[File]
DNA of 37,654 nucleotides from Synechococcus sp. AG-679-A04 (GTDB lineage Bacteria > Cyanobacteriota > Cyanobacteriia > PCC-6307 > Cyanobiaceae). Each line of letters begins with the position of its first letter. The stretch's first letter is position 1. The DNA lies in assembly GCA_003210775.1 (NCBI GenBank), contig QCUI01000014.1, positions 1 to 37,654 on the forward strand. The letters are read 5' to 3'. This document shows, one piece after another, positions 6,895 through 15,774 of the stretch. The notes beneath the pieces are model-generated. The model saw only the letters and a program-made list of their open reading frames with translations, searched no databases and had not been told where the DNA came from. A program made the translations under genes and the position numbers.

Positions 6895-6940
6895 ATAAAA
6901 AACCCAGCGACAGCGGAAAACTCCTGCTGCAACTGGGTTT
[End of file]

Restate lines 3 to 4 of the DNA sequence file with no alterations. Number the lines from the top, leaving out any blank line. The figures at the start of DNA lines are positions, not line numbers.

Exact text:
6895 ATAAAA
6901 AACCCAGCGACAGCGGAAAACTCCTGCTGCAACTGGGTTT